Discussion: Literature Evaluation Table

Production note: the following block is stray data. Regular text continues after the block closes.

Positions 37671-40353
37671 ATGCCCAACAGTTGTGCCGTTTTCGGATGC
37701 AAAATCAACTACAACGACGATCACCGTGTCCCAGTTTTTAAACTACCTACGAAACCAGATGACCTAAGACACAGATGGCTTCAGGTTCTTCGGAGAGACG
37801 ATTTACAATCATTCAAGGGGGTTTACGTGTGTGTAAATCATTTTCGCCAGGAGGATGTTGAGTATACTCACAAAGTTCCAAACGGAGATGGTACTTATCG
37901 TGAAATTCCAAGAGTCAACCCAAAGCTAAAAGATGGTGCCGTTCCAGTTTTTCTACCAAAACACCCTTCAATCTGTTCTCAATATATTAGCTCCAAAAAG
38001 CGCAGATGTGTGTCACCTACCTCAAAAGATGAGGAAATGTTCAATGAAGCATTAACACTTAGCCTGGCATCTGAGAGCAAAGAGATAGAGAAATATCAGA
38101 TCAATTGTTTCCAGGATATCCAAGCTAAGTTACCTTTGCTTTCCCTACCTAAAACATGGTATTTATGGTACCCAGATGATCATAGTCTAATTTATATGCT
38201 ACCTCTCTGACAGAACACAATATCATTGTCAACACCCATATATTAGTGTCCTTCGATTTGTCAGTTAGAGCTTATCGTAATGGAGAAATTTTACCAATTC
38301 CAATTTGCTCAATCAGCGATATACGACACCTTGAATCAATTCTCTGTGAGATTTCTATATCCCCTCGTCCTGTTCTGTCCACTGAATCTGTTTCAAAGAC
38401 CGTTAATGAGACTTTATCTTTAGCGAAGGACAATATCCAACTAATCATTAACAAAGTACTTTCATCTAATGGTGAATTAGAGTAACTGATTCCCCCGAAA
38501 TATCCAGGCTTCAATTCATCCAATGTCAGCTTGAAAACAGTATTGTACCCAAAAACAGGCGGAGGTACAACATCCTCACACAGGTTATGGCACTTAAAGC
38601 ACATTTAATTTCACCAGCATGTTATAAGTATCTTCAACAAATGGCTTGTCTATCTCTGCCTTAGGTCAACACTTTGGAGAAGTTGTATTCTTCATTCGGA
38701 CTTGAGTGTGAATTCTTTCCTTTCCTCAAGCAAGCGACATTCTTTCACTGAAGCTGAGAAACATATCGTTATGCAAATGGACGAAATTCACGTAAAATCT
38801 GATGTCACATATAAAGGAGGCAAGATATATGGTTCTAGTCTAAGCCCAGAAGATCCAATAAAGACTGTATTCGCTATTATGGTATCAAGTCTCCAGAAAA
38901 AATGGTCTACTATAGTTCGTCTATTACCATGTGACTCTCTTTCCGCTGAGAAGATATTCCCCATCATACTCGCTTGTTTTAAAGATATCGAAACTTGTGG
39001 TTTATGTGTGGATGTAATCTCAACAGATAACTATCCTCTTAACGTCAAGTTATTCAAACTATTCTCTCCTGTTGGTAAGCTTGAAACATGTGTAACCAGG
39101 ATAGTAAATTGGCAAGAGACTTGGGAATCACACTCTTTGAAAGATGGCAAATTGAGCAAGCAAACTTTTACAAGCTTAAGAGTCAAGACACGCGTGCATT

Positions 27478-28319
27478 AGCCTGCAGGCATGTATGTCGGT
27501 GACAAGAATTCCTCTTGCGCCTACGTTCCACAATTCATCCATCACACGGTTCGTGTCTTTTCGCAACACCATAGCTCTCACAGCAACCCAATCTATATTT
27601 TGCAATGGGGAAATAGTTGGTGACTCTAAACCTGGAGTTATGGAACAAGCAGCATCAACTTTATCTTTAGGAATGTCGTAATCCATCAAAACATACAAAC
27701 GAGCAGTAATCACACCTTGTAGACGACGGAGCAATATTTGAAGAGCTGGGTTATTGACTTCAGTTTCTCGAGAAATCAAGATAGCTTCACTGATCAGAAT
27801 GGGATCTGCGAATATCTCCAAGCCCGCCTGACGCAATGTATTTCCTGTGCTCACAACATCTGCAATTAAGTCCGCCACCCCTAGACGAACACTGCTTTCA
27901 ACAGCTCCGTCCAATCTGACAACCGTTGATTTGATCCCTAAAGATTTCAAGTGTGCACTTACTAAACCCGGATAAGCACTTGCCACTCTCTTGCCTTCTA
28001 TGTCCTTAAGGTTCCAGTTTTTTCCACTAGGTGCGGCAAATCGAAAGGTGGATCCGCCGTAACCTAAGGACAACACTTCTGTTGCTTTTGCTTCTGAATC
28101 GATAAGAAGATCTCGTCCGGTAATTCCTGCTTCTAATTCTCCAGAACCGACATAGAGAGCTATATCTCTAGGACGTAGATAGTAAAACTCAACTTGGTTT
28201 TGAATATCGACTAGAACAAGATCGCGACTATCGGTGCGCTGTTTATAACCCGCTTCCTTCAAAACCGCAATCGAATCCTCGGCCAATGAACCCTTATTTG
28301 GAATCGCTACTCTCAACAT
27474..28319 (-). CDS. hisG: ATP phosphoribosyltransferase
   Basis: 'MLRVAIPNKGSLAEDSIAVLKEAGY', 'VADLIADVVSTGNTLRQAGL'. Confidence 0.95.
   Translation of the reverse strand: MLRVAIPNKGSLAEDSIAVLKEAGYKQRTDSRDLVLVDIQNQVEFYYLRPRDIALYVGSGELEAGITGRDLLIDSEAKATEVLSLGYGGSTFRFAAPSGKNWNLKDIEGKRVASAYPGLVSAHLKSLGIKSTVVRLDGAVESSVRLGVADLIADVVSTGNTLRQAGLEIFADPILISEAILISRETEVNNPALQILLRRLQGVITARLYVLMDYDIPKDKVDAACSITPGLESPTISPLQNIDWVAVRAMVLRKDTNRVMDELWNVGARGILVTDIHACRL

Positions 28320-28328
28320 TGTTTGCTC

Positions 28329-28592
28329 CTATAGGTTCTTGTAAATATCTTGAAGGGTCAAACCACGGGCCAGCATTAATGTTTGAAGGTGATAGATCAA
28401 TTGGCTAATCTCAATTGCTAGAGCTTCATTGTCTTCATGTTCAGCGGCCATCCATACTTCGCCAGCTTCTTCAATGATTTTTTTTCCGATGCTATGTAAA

Discussion: Literature Evaluation Table ORDER NOW FOR CUSTOMIZED AND ORIGINAL ESSAY PAPERS ON Discussion: Literature Evaluation Table ? Discussion: The basic story of Florence Nightingale is familiar to most nurses. This week we learned more about Nightingale’s life and work. Select at least one piece of the Nightingale legacy that was new to you and tell us how this changed your understanding of this great woman and her contributions to nursing. Discussion: Literature Evaluation Table Please feel free to use any or all of the enclosed references. The only required reference is from Judd & Sitzman. https://www.florence-nightingale.co.uk/resources/b… References Biography of Florence Nightingale. (2019). Retrieved from https://www.florence-nightingale.co.uk/resources/b… Judd, D. and Sitzman, K. (2014) A History of American Nursing: Trends and Eras. Jones and Bartlett Learning. Burlington, MA. McDonald, L. (2014). Florence Nightingale, statistics and the Crimean War. Journal of the Royal Statistical Society: Series A (Statistics in Society) , 177 (3), 569–586. https://doi-org.chamberlainuniversity.idm.oclc.org… Zborowsky, T. (2014). The Legacy of Florence Nightingale’s Environmental Theory: Nursing Research Focusing on the Impact of Healthcare Environments. Health Environments Research & Design Journal (HERD) (Vendome Group LLC) , 7 (4), 19–34. https://doi-org.chamberlainuniversity.idm.oclc.org… fn_environmental_theory.pdf crimeanwar.pdf chapter5_florence_nightingale.docx FLORENCE NIGHTINGALE AND IMPACT OF HEALTHCARE ENVIRONMENTS RESEARCH The Legacy of Florence Nightingale’s Environmental Theory: Nursing Research Focusing on the Impact of Healthcare Environments Terri Zborowsky, PhD, EDAC ABSTRACT OBJECTIVE: The purpose of this paper is to explore nursing research that is focused on the impact of healthcare environments and that has resonance with the aspects of Florence Nightingale’s environmental theory. BACKGROUND: Nurses have a unique ability to apply their observational skills to understand the role of the designed environment to enable healing in their patients. This affords nurses the opportunity to engage in research studies that have immediate impact on the act of nursing. METHODS: Descriptive statistics were performed on 67 healthcare design-related research articles from 25 nursing journals to discover the topical areas of interest of nursing research today. Data were also analyzed to reveal the research designs, research methods, and research settings. These data are part of an ongoing study. AUTHOR AFFILIATIONS: Terri Zborowsky is a Research Associate at The Center for Health Design; a Principal at Zborowsky Healthcare Design Consulting; and Research Chair at the Nursing Institute for Healthcare Design. CORRESPONDING AUTHOR: Terri Zborowsky, [email protected]; (651) 724-0081. © 2014 VENDOME GROUP LLC RESULTS: Descriptive statistics reveal that topics and settings most frequently cited are in keeping with the current healthcare foci of patient care quality and safety in acute and intensive care environments. Discussion: Literature Evaluation Table Research designs and methods most frequently cited are in keeping with the early progression of a knowledge area. CONCLUSIONS: A few assertions can be made as a result of this study. First, education is important to continue the knowledge development in this area. Second, multiple method research studies should continue to be considered as important to healthcare research. Finally, bedside nurses are in the best position possible to begin to help us all, through research, understand how the design environment impacts patients during the act of nursing. KEYWORDS: Evidence-based design, literature review, nursing ACKNOWLEDGMENTS: Part of the funding for the article review process was provided by The Center for Health Design. PREFERRED CITATION: Zborowsky, T. (2014). The legacy of Florence Nightingale’s environmental theory: Nursing research focusing on the impact of healthcare environments. Health Environments Research & Design Journal, 7(4), 19–34. HEALTH ENVIRONMENTS RESEARCH & DESIGN JOURNAL?? 19 RESEARCH SUMMER 2014 • VOL. 7 NO. 4, pp. 19–34 F lorence Nightingale was one of the first nurses to document the impact of the built environment on patients. In addition to writing about sanitation, infection rates, and ventilation, Nightingale understood that environmental aspects such as color, noise, and light, along with the nurse’s presence, significantly contributed to health outcomes. Dossey (2005) has summarized Nightingale’s comments on the defects of hospital construction that compromised health, including: • Arrangement of the bed along the dead wall and more than two rows of beds between the opposite windows. • Defective means of natural ventilation and warming; windows only on one side, or a closed corridor connecting the wards. • Defective height of wards and excessive width of wards between the opposite windows. • Defective ward furniture. Discussion: Literature Evaluation Table • Defective hospital kitchens and laundries. • Defective condition of water closets. • Defects of sewerage. • Use of absorbent materials for walls and ceilings, and poor washing of hospital floors. • Selection of bad sites and bad local climates for hospitals and erecting of hospitals in towns. • Defective accommodation for nursing and discipline. It is clear that Nightingale was well aware of the impact the built environment had on patients—she knew this from direct observation. In fact, all of her assertions were from her acute observations of patient or community outcomes and their surroundings. Nightingale’s environmental theory can be viewed as a systems model that focuses on the “client” in the center, surrounded by aspects of the environment all in balance. If one element is out of balance, then the client is stressed, and it is up to the nurse to do what is needed to bring back balance to the client’s surrounding environment to relieve the stress (Lobo, 2011). Nurses have been the primary caregivers of the sick, infirmed, and the injured. While doctors and allied practitioners assist in patient diagnosis and treatment, nurses have always been at the bedside of the patient, delivering the care prescribed, whether the care is provided in an infirmary, hospital, or in the patient’s home. Since Nightingales’ documentation of her “bedside’ experiences, the role of the nurse has evolved and changed. Nursing has evolved from a vocation to a professional career. Nurses today can be educated in a variety of specialties. Nurse practitioners diagnose and treat their own patients. Nurses play an important role in healthcare leadership as Chief Nursing Officers or Chief Executive Officers, often putting in place the policies needed to provide quality patient care. Other nurses specialize in research, both in academia as well as in clinical settings. Yet today nurses remain the most likely of healthcare professionals to be 20??Discussion: Literature Evaluation Table ?WWW.HERDJOURNAL.COM © 2014 VENDOME GROUP LLC FLORENCE NIGHTINGALE AND IMPACT OF HEALTHCARE ENVIRONMENTS RESEARCH at the patient’s side delivering the care needed. It is in the very act of nursing that an intimate relationship is created, one that puts the nurse in a unique position. Similar to Nightingale, nurses today see the influence of the surrounding environment on the patient’s ability to heal. This makes nurses uniquely able to apply their observation skills to understanding the role of the designed environment to enable healing in their patients. These types of observations afford nurses the opportunity to contribute greatly to this growing body of knowledge. The purpose of this article is to explore the role that nurses have played in the development of research studies that resonate with aspects of Nightingale’s environmental theory. The particular aspects of interest are those from the built or ambient environment, termed the “designed environment” for this article. Nightingale (1860) listed these aspects as: • Noise • Light • Air • Ventilation • Cleanliness • Variety This article uses data from an ongoing study to explore these and other variables of interest in current nursing research journals. To provide context for this research, a brief review of nurses in healthcare design and related literature is included. This article also includes recommendations to advance a research agenda for bedside nurses. Overview Few government healthcare reports have garnered public attention like the Institute of Medicine’s To Err Is Human: Building a Safer Healthcare System (2000). The report was a comprehensive look at medical errors and the quality of healthcare in the U.S. and as a result disclosed the failure of this healthcare system to protect the very people it should, its patients. The disclosures in the report shocked many in the public realm, but to those who worked in the system, many of them nurses, it served as an acknowledgement of issues of which they were already aware. However, nurses understood assigning blame on human error alone was not going to solve the larger systemic issues healthcare organizations faced (Tri-Council of Nurses, 2000). Discussion: Literature Evaluation Table As with most dark clouds, however, there was a silver lining. The report sparked a series of follow-up reports that explored the problems underlying the dismal statistics and provided solutions. For nurses this meant discussions would focus on understanding how their work environment, as part of the larger system, affected the quality of patient care. In both the original To Err Is Human report and the subsequent report, Crossing the Quality Chasm: A New Health System for the 21st Century (Institute of Medicine, 2001), the overall concept of nurses’ work environment was discussed © 2014 VENDOME GROUP LLC HEALTH ENVIRONMENTS RESEARCH & DESIGN JOURNAL?? 21 RESEARCH SUMMER 2014 • VOL. 7 NO. 4, pp. 19–34 as it related directly to patient safety and quality care. However, not until the 2004 report, Keeping Patients Safe: Transforming the Work Environment of Nurses (Institute of Medicine, 2004) were the various parts unravelled and the physical aspects of nurses work environment discussed in depth. Chapter 6, “Work and Workspace Design to Prevent and Mitigate Errors” dealt specifically with the “evidence on the design of nurses’ work hours, work processes, and workspaces, primarily as they relate to patient safety, but also with respect to efficiency” (IOM, 2004, p. 227). After a thorough review of nursing work issues such as medication errors, fatigue, hand washing, distractions, supply management, acuity adaptable patient rooms among other issues, several recommendations were made, including: • Nursing leadership should be provided with resources that enable them to design the nursing work environment and care processes to reduce errors, and should concentrate on errors associated with: — Surveillance of patient health status. — Patient transfers and other patient hand-offs. — Complex patient care processes. — Non-value added activities performed by nurses, such as locating and obtaining supplies, looking for personnel, completing redundant and unnecessary documentation, and compensating for poor communication systems. • Hand washing and medication administration should be addressed (IOM, 2004, p. 13). Chapter 6 and the recommendations revealed an important fact: Physical aspects of nurses’ work environment significantly impact their ability to perform their job and, as a result, impact patient care outcomes. Keeping Patients Safe revealed how using quality improvement tools such as Lean or Six Sigma could help redesign these work environments to decrease the chances of error and increase value added time for the nurse. Discussion: Literature Evaluation Table Nurses’ time is better spent at the bedside, providing the care and education needed to improve patient outcomes. Sadly, 10 years later, many of the same problems remain. Nurses face an increasingly complex patient population with diminishing resources available to them. When building projects are underway and the opportunity exists to engage nurses in the design and planning of these work environments, rarely is this opportunity to make the changes so badly needed utilized. As Gregory (2009) noted in her editorial, “Nobody Asked Me: Why Nurses Should Take an Interest in Workplace Design,” nurses have not been asked to be at the table during the design process. As a result of the disconnect she witnessed, Gregory helped launch the Nursing Institute for Healthcare Design (NIHD) with the vision to help educate and empower nurses to bring their “bedside” knowledge to the table when the opportunity to design their workspaces occurs. “We challenge nurses to learn about what other nurses are doing to influence hospital design, to research design trends, and to speak up, using their experience and problem-solving skills to improve their work surroundings” (Gregory, 2009, p. 11). 22???WWW.HERDJOURNAL.COM © 2014 VENDOME GROUP LLC FLORENCE NIGHTINGALE AND IMPACT OF HEALTHCARE ENVIRONMENTS RESEARCH Within healthcare systems, nurses remain strong advocates for their patients and family members; they remain at their bedside providing the care that is needed, and they remain ever vigilant, observing and documenting what they see, hear, and feel. In 2010, the Robert Wood Johnson Foundation (RWJF) published “Addressing the Quality and Safety Gap—Part III: The Impact of the Built Environment on Patient Outcomes and the Role of Nurses in Designing Health Care Facilities” (Robert Wood Johnson Foundation, 2010). It noted, “[N]urses at all levels and in every setting have a critical role to play on multidisciplinary teams charged with assessing, planning, and designing new and replacement facilities” (p. 1). The report goes on to discuss the role of research findings, specifically evidence-based design (EBD), to provide the framework from which to make design decisions during the design process. This is particularly true when considering the importance of integrating architecture, information technology, clinical processes, and workplace culture. What this document did so well was to highlight how nurses can explore the aspects of the designed environment that affect the quality of patient care and safety. As noted by Kerm Henriksen, PhD, the human factors advisor for patient safety at the Agency for Healthcare Research and Quality, “Nursing is the backbone for what goes on in hospitals. Discussion: Literature Evaluation Table Nurses have a lot of practical knowledge and can help identify design threats to patient safety and quality of care” (RWJF, 2010, p. 2). Figure 1. Aligning Infrastructure, Leadership, and Processes: A Multidisciplinary Model. Transformational Leadership and Culture h s ea Re ar c Research se r ch Re Infrastructure: Building, Technology, Furniture, Equipment Strategic Goals: Improved Patient, Staff, and Resource Outcomes Reengineered Clinical and Administrative Processes Source: Adapted from Evidence-Based Design: Application in the Military Health System, E. Malone, J. R. Mann-Dooks, & J. Strauss (Noblis, 2007, p. 12). Used with permission. © 2014 VENDOME GROUP LLC HEALTH ENVIRONMENTS RESEARCH & DESIGN JOURNAL?? 23 RESEARCH SUMMER 2014 • VOL. 7 NO. 4, pp. 19–34 Malone, Mann-Dooks, and Strauss (2010) presented a framework for understanding how healthcare leaders can solve clinical problems utilizing research in the process. Malone, herself a nurse and former CEO and commander emeritus of DeWitt Army Community Hospital at Fort Belvoir, noted that coordination in this area is often missing. “[W]e have these wonderful stovepipes of innovation but very little integration because architects, IT experts, and clinicians tend to work in separate silos.” (Malone, Mann-Dooks, & Strauss, 2010, p. 3). Their model provides a conceptual framework to examine the interplay among physical, technological, and human factors, as well as the need for more multidisciplinary research. Finally, Lamb and Zimring (2010) offered some pedagogical solutions. Together, with a group of educators from around the country, they identified interprofessional competencies for systems integrators—leaders capable of bringing together experts from different disciplines, including nursing. “The real challenge is to integrate knowledge from different professional disciplines to create better and safer health care environments.” (Lamb & Zimring, 2010, p. 8). Six domains were identified for teaching: 1. Science of healthcare design—applying and extending evidence-based research; 2. Healthcare systems and environments—describing and influencing the context in which services are planned, delivered, and evaluated; 3. Patient- and family-centered care—engaging patients in their own care and mobilizing and leveraging support systems; 4. Teamwork—facilitating collaboration and communication among different stakeholders; 5. Professional cultures—identifying and capitalizing on expertise of designers, architects, engineers, clinicians, and so on; and 6. Innovation—thinking creatively to solve problems. In March 2014, RWJF published “Ten Years After Keeping Patients Safe: Have Nurses’ Work Environments Been Transformed?” This paper revisited some of the recommendations in the Institute of Medicine’s report for averting harm, highlighting both progress and persistent gaps in transforming nurses’ work environments, and showcased research, policies, and tools with the potential to advance this transformation. This RWJF document fell short, however, in addressing the role of the built environment in helping to overcome the quality gap. The discussion about improving nurse work environments should be focused on people, process, and place as interrelated concepts. Discussion: Literature Evaluation Table Kreitzer and Zborowsky (2009) used these concepts to explore the creation of “Optimal Healing Environments.” Examining the relationship between people and process is not enough; the designed environment must be included in the discussion. Previous literature reviews in this field of knowledge have stressed the impact that the designed environment has on staff efficacy, satisfaction, and safety, as well as patient outcomes, including physiological, behavioral, and psychological (Rubin, Owens, & Golden, 1998; Ulrich, Zimring, Quan, Joseph, & Choudhary, 2004; Ulrich 24???WWW.HERDJOURNAL.COM © 2014 VENDOME GROUP LLC FLORENCE NIGHTINGALE AND IMPACT OF HEALTHCARE ENVIRONMENTS RESEARCH et al., 2008). It is time to look more closely at the legacy of Nightingale and the role nurses have played in conducting nursing research, studies that reveal the impact of the designed environment on their patients and on the act of nursing. Nurse Research on the Impact of Healthcare Environments Outside of Florence Nightingale’s work, there is little documentation of the role nurse researchers might play in this knowledge domain, although it is clear that nurses have been publishing research on the impact of the design environment on nurses’ ability to conduct their work safely and efficiently, as well as on patient outcomes. In the past, nurses may not have had the design vocabulary to explain their studies within the healthcare design domain. These two knowledge areas, healthcare and health design, had not frequently crossed paths. It was not until the Institute of Medicine’s initial healthcare quality report (1999) that nursing researchers and others started to rigorously explore all aspects of healthcare— people, process, and place—for help in understanding how to fix the quality gap. Bedside nurses were on the frontlines of the discussion. Not just observers of this phenomena, they were actors as well. They were, in essence, studying their own experiences—how the designed environment impacted their patients and enabled them to provide the very best care. Nurses feel the effects of a lack of proper air temperature. They see the work-arounds created because of poor spatial adjacencies and they understand how it feels to make patient decisions while standing in a corridor that might have decibel level peaks similar to a freeway. Many nurses observed these effects, but it was only through conducting research that they were able to explore how to make needed change. Nursing journals have been around since the early 20th century. The American Journal of Nursing, first published in 1900, is still in print. These journals have served to document the research and opinions of nurses through the years. At some point, articles began to examine the role of the designed environment in care delivery. Many articles published in this genre through the years appear to be quality improvement strategies. So what can we learn from further examination of these studies? What might this research offer to us as practitioners of nursing and/or design? What might the research tell us about Nightingale’s environmental theory—is it relevant today? The rest of this article will explore answers to these questions. Using a literature review approach, it will identify how variables in Nightingale’s environmental theory are explained or explored in studies published in nursing journals. The literature review below examines selected nursing journals. It is part of a larger study to be published at a … Get a 10 % discount on an order above $ 100 Use the following coupon code : NURSING10